Inyo National Forest
DAY 1 | DAY 2 | DAY 3 | DAY 4 | DAY 5 | DAY 6
(Day 2 of 6) The White Mountains throw a long shadow, so the peaks above get light a lot sooner than we do. The others are not in much of a hurry to get out and have a bit more to take down anyway. I looked at the weather and then looked around at various nearby and far areas and eventually decided to believe the National Weather Service although I am usually reluctant to do so for more than three days out. According to it, there will not be the slightest chance of rain, so I left out tent or shelter or even bivy sack. I grabbed the wind breaker and left the rain gear. It is a very nice weight savings. Not as much as expected versus what I carried in Colorado, though. Got to figure that out, that did include rain gear and shelter. Meanwhile, everyone else has and is using a tent. I guess it helps tone down the moon brightness.
|Morning has broken up high, but down in the sages is still quite dim.|
Ralph and I are slow hikers and happy to be so. Dave and Devon are a little more into the speedster camp of hiking, so we arrange a meeting place and let them run. It all starts off easy, wandering along the side of Symmes Creek with a few crossings. Encroaching willows have grown up and been hacked away only to repeat many times. For now, there is plenty of clearance. The walls all rise steeply away. The ridges do too and the walls get taller. There is a lot of up.
|Entering the John Muir Wilderness.|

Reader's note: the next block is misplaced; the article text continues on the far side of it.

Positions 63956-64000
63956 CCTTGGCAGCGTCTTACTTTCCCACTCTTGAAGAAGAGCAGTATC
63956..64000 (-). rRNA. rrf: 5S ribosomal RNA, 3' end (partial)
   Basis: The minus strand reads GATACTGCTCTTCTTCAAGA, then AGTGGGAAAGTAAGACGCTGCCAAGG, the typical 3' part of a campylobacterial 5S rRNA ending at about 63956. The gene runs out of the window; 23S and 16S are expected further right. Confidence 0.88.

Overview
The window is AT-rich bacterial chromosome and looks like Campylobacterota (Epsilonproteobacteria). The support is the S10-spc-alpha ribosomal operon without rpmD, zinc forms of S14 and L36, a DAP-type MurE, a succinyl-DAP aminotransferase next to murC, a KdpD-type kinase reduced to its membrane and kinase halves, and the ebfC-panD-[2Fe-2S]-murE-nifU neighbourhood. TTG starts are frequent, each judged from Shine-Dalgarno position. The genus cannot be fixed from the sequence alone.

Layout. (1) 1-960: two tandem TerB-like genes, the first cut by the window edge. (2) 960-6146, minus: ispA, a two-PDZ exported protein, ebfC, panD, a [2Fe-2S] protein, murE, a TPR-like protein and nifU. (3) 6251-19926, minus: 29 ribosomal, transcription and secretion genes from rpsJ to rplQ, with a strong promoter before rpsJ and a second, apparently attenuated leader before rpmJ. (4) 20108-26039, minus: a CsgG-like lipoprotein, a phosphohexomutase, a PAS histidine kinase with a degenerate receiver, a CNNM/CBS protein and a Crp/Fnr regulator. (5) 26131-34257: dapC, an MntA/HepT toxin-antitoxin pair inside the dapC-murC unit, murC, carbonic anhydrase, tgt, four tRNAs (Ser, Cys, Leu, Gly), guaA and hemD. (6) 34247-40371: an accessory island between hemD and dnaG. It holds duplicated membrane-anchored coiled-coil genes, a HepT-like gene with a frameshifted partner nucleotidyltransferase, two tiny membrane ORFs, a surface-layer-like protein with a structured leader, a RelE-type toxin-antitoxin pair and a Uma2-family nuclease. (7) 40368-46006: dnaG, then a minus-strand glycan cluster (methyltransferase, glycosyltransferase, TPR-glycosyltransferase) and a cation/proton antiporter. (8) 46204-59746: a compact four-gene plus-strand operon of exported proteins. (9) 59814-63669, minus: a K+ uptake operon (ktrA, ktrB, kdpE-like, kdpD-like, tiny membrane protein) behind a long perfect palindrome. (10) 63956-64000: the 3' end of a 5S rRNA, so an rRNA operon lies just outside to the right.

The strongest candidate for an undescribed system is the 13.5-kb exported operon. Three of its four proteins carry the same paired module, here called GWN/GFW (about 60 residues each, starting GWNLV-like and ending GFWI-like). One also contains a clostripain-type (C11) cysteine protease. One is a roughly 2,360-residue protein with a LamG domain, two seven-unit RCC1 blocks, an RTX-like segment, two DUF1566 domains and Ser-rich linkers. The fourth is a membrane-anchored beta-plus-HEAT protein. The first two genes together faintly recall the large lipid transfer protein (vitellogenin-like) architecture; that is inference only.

|Quickly feeling engulfed in the high mountains.|
|Taking a moment to notice the witness corner not marked on the map, or perhaps marked at the wrong corner of the section. It is having its centennial year and looking good.|
|Up along Symmes Creek.|
The creek wandering does not last long. We have one last crossing, check our water, and start to climb. The lore in some places holds that there is no more water until Anvil Camp, but we are expecting some a little closer. That is partly because we want to cross the creek and work our way over Diversion Pass (which I have not seen marked on a map) and into the lower lakes in the Williamson bowl. My first reaction to hearing this was, "Can we do it downhill on the way out?" However, it does not look all that horrible at first glance. We still have to get the first climb done.
|The creek drops down along the canyon, but we climb up the side.|
|Not quite so engulfed by the mountains now.|
There are quite a lot of switchbacks for the climb. The day is getting warmer, but we have more and more trees for shade as we go. It is nicer at the higher elevations, too.
|Somewhere up there is a saddle to cross into Shepherd Creek from Symmes Creek.|
|You see, there are actual trees up there. Some of them are even green.|
|The rise of rock on the far side of Symmes Creek.|
With nothing more than a consistent pace, we reach the top. Well, maybe some rests along the way, too. The mountain mahogany is positively fluffy with seed. In the meantime, my first set of lithium batteries has already died. One minute the GPS was reading half charged, the next it was off. I was expecting to get four days out of those slightly used batteries. At least I have a second set of slightly used batteries to keep it going, but I like my having my tracks later and expect them to be complete.
|First look, past the fluffy mountain mahogany in seed, into Shepherd Creek.|
The top means more things to look over that just a moment ago were well hidden. Shepherd Creek flows strongly far below, but we cannot see it yet. Around a corner, we can see the long scree slope we propose to go up. It looks like quite a lot of scree, but someone somewhere claims it is not bad. The trail drops a little before popping over another saddle and into the main canyon.
|A first look at the Diversion. There is a notch at the top so that no actual rock climb is needed, or so we have been told.|